Virginia congressional delegation says it's 'devastated by’ Richmond Turmoil

The Democratic members of the Virginia congressional delegation said Thursday they are “devastated” by the growing scandal in Richmond that has ensnared the Democratic governor, lieutenant governor and attorney general of their state. 

“Like other Virginians, we have been devastated by these horrible developments,” Sens. Mark WarnerMark Robert WarnerZuckerberg launches public defense of Facebook as attacks mount Senate Democrats want Warren to talk costs on 'Medicare for All' US ban on China tech giant faces uncertainty a month out MORE and Tim Kaime and Reps. Bobby ScottRobert (Bobby) Cortez ScottCBO: Pelosi bill to lower drug prices saves Medicare 5 billion Democrats divided on surprise medical bill fix NYC teacher suing DeVos over student loan forgiveness program MORE, Gerry ConnollyGerald (Gerry) Edward ConnollyPerry won't comply with subpoena in impeachment inquiry Trump confirms Rick Perry to step down as Energy secretary Overnight Energy: Perry to step down as Energy secretary | Future of big-game hunting council up in the air | Dems lose vote against EPA power plant rule MORE, Don Beyer, A. Donald McEachinAston (Donale) Donald McEachinHillicon Valley: Zuckerberg to testify on Libra | Extremists find home on Telegram app | Warren blasts Facebook for not removing anti-Biden ad | California outlaws facial recognition in police body cameras | China rips US tech sanctions House Democrats introduce new legislation to combat foreign election interference Racial politics roil Democratic Party MORE, Elaine LuriaElaine Goodman LuriaPelosi-backed group funding ads for vulnerable Democrats amid impeachment inquiry Mass shootings have hit 158 House districts so far this year CNN faces backlash for video highlighting white congresswomen as impeachment leaders MORE, Abigail SpanbergerAbigail Davis SpanbergerHouse Dems introduce bill to fight social media disinformation Bipartisan lawmakers who visited Syrian border slam Trump's 'rash decision' Pelosi-backed group funding ads for vulnerable Democrats amid impeachment inquiry MORE and Jennifer WextonJennifer Lynn WextonCarson defends transgender comments, hits media for 'mischaracterizations' Ben Carson's remarks during San Francisco visit spark backlash Democrats blast HUD for removing LGBT language from grant competition MORE wrote in a joint statement. “There’s no question that Virginians’ faith in their government and leaders has understandably been deeply shaken.” 

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Old Dominion’s leadership in Richmond has been embroiled in a nearly weeklong scandal that started when a picture from Gov. Ralph Northam’s (D) medical school yearbook page emerged showing a man in blackface and another person in a Ku Klux Klan robe and hood.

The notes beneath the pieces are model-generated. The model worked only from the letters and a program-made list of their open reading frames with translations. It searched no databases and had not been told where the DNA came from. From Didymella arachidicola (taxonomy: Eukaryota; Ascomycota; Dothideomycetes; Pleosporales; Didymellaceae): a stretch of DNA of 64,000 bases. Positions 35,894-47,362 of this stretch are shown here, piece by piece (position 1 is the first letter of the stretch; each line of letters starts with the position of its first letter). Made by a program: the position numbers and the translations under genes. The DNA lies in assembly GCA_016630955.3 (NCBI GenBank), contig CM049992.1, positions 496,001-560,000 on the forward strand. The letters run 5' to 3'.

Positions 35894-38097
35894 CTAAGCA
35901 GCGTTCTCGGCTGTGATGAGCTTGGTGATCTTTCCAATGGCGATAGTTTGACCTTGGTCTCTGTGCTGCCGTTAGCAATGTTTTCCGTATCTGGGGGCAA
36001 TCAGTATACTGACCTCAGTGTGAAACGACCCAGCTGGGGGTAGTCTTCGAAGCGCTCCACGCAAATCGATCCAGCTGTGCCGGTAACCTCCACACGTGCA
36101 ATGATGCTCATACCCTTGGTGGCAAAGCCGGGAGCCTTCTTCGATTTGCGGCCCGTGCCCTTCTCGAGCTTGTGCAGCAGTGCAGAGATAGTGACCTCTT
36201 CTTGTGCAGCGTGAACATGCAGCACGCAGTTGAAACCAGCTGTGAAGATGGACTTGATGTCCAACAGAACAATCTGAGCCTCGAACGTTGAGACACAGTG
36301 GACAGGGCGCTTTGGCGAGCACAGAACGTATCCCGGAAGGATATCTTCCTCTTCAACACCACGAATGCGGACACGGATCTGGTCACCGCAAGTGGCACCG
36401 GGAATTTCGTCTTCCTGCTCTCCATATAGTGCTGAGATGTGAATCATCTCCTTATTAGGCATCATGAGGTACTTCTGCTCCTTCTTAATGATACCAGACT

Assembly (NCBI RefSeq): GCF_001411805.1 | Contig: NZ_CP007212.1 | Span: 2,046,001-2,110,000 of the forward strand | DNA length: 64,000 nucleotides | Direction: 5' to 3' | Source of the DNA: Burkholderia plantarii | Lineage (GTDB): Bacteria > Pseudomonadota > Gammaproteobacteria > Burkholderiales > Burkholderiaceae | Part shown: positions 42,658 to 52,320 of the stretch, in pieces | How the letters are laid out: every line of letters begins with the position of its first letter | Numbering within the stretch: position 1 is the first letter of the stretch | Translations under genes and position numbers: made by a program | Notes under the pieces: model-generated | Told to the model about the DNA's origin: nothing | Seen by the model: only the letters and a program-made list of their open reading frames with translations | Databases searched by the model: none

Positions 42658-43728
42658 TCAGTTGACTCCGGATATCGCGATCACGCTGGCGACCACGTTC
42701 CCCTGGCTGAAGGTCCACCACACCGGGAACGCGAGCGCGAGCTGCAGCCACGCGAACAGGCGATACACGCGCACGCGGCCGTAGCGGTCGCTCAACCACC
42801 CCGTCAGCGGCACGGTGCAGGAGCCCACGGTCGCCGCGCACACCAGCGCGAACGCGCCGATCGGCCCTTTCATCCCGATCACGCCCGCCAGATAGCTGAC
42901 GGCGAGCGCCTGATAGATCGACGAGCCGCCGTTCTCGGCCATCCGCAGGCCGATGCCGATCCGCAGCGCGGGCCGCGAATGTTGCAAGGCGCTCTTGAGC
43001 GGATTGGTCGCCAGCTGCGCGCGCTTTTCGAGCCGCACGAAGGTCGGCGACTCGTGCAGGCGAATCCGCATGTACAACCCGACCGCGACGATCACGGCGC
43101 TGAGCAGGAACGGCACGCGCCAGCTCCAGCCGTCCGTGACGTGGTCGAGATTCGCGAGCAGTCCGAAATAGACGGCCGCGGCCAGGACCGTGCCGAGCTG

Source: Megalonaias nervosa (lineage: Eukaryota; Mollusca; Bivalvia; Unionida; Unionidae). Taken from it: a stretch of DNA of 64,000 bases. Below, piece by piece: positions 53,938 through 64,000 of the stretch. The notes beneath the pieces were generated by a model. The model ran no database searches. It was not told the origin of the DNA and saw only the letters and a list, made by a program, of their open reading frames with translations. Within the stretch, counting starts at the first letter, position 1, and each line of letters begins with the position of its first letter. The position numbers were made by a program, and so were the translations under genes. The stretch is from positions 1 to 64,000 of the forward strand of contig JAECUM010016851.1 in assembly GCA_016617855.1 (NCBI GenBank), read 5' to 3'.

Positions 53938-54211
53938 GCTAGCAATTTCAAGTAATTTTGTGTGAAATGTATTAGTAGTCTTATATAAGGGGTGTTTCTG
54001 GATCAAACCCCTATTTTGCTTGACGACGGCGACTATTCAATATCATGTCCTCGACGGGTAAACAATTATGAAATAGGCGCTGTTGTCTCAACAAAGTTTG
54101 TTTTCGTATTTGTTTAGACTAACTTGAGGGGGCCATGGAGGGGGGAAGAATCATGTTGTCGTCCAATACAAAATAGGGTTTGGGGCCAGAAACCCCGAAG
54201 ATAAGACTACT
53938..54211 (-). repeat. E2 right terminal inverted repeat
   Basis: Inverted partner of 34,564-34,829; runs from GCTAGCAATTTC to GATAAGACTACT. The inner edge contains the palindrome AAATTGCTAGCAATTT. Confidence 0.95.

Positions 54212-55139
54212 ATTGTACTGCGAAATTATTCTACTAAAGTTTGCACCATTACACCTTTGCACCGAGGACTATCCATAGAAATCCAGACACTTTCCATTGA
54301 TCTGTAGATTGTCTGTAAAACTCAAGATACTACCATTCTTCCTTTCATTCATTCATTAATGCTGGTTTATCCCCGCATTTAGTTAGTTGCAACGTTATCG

Northam apologized Friday, admitting he was one of the two people in the photo. He then reversed course Saturday, saying he did not appear in the picture but did wear blackface during a 1984 dance competition. 

He has so far resisted an avalanche of bipartisan calls to resign, saying he intends to serve out the remainder of his term. Among those calling for Northam’s ouster was state Attorney General Mark Herring, who Wednesday preemptively admitted that he too wore blackface to a party while he was an undergraduate in college. 

“We are brokenhearted that the actions of Governor Northam and Attorney General Herring have reopened old wounds left by Virginia’s long history of slavery, Jim Crow segregation, and systemic racism,” the Virginia delegation said. “We have each publicly called for Governor Northam to resign.” 

“Yesterday, we were shocked and saddened to learn of the incident in the Attorney General’s past. The Attorney General has earnestly reached out to each of us to apologize and express his deep remorse. We understand that he is currently engaged in in-depth discussions with leaders and others in Virginia. The Attorney General must continue those conversations, and stand ready to answer questions from the public if he is to regain their trust.”

Vanessa Tyson also issued a statement Wednesday detailing what she says was a sexual assault perpetrated by Lieutenant Governor Justin Fairfax in 2004. 

“What began as consensual kissing quickly turned into a sexual assault," Tyson, a college professor from California, said in the statement. "Mr. Fairfax forced me to perform oral sex on him." 

Fairfax issued a statement earlier Wednesday maintaining that his interaction with Tyson was consensual.

“At no time did she express to me any discomfort or concern about our interactions, neither during that encounter nor doing the months following it, when she stayed in touch with me, nor the past fifteen years,” Fairfax said in the statement. “She in no way indicated that anything that had happened between us made her uncomfortable.” 

While many in Washington and Richmond were at first hesitant to weigh in on Tyson’s claims, a growing number of politicians began expressing support for her after her detailed statement Wednesday.

“We are deeply disturbed by the account detailing the alleged actions of Lieutenant Governor Fairfax. We believe these allegations need to be taken very seriously, and we respect the right of women to come forward and be heard,” the Virginia delegation said.

The scandal embroiling the top three officials in Virginia has thrust Republican Virginia House of Delegates Speaker Kirk Cox into the spotlight. Cox gained his role after a coin toss decided which party controlled the legislative body. 

The Virginia delegation members promised to keep themselves apprised of the situation in Richmond and remain in dialogue with one another.

“We will continue in dialogue with one another and our constituents in the coming days, and evaluate additional information as it comes to light,” their letter says.